For many years I lived a lie, thinking I was the one who fell so desperately short of being a good daughter. For as long as I could remember, I always remember trying so hard to earn my mother’s affections and acceptance. As I got older, I hoped to earn her respect. I was subservient. I did everything I knew to do to be good – to try to be who she wanted me to be, to be who I thought she wanted me to be.
It took many years for me to see that the way she treated me was unhealthy – something just wasn’t right. Then, I thought that maybe I didn’t understand her rejection of me because I just couldn’t see who I really was. I thought that when I had children of my own that I’d have this mind-blowing epiphany and then I would suddenly realize how flawed I really was and what an exemplary mother she was.
I know. Naive, right?
When I became a Christian at the age of 26, her abuse escalated. It actually became worse. Being I was a Christian now, I tried very hard to be extra loving and extra kind – the best I knew how anyway. And even with that, I fear that I failed at that too. There was nothing I could do that was right or good in her eyes. I became increasingly frustrated and hurt which turned then to anger. Her abuse was more than I could bear. She took joy in my pain – be it physical or emotional. She’d humiliate and degrade every chance she got. She’d torture me with the silent treatment which accompanied haughty eyes that felt like stabs of death. Her disdain of me was a soul-shredding experience. I was at the end of my rope. Every visit with her involved me driving home bawling my eyes out – trying to make sense of how it was I was so horrible that she just couldn’t love me. I prayed and prayed asking God to reveal the ‘why.’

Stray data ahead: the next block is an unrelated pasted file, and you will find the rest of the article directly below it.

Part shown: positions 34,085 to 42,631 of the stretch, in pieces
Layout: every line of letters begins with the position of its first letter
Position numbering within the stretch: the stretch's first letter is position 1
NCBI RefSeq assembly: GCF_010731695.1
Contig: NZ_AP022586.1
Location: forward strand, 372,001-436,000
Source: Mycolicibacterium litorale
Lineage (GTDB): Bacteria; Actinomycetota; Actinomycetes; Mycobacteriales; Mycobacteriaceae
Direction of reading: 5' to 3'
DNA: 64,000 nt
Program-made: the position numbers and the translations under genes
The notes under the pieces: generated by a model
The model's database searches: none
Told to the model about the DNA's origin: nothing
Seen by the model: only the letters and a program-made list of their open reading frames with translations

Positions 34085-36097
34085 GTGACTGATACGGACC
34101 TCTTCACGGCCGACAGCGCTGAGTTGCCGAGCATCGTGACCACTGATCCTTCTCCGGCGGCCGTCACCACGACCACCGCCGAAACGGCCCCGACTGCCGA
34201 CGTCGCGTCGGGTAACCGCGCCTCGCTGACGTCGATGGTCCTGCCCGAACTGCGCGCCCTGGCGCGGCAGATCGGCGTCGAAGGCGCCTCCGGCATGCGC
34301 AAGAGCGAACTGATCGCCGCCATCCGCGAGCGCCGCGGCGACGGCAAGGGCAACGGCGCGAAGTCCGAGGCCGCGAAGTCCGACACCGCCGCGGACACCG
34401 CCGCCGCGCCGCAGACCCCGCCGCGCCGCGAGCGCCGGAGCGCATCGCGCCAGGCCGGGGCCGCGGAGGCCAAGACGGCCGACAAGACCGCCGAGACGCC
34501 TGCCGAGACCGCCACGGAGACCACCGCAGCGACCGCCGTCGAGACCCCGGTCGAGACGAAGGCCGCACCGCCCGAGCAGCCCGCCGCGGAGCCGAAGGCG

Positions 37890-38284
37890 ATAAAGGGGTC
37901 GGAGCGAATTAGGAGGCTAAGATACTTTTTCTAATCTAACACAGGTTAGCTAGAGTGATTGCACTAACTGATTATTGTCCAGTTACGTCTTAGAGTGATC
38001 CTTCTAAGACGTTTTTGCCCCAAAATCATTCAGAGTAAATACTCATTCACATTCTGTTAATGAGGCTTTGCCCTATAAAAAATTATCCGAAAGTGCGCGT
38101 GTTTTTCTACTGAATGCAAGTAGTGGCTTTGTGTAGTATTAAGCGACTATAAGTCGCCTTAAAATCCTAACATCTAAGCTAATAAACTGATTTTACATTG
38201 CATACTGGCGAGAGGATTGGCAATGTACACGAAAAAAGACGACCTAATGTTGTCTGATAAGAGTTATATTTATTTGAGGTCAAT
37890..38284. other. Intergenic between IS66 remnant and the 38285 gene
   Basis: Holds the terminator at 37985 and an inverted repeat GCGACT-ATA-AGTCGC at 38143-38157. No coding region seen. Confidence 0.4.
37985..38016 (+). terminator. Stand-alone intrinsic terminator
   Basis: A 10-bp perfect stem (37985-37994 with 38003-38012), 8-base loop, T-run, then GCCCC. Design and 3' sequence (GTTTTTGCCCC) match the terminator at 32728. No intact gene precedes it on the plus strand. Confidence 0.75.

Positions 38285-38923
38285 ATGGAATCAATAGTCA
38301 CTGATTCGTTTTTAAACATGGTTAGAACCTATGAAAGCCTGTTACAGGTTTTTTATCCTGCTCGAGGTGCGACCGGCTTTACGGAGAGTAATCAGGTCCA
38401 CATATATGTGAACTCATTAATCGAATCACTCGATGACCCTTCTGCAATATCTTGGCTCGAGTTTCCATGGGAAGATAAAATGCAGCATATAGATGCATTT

I started having children of my own and as I entered into motherhood, I will admit I was not a great mom – after all, I had a real bad example of one. What was passed down to me as a legacy was more like an evil curse. My husband and I took a Christian parenting course which started to unearth the lies I believed. One of the teachings which I have never forgotten was that children always need four things. Time. Attention. Love. Affection. Four things I never authentically got from either parent. It taught me a lot and my mothering started to change. I am so thankful that a friend told us of this course when my first born was still very little. It was a God-send!!
Then second baby comes and as my kids grow and I love them and look after them – I become increasingly troubled as to how my own mother treated me. I couldn’t wrap my mind around it. Every time I saw my mother – and I mean, every time, she was cruel and every time I left her house it was like having another bite taken out of my heart.
When my oldest was turning four – at his birthday party, my mother insulted and embarrassed me for the last time in my house. I stood up to her – I couldn’t take it anymore. I was so tired of being humiliated by her all the time. I was so hurt. When everyone left, I broke into sobs. My husband was furious over what she’d done. He was going to phone her and rip a strip off of her and I told him, “No need. I’m done. I can’t take this anymore.” Then I asked him a rhetorical question, “What is it about me that she can’t love me?” … and then that is when God spoke clear as day, “There is nothing you could ever do or say that will ever make her love you.” Well. Then I really lost it. I knew it was true – there was nothing that I could ever do or say that could make her love me. I became painfully aware right then that even though I tried so hard to earn her love, it was all in vain. It was all futile.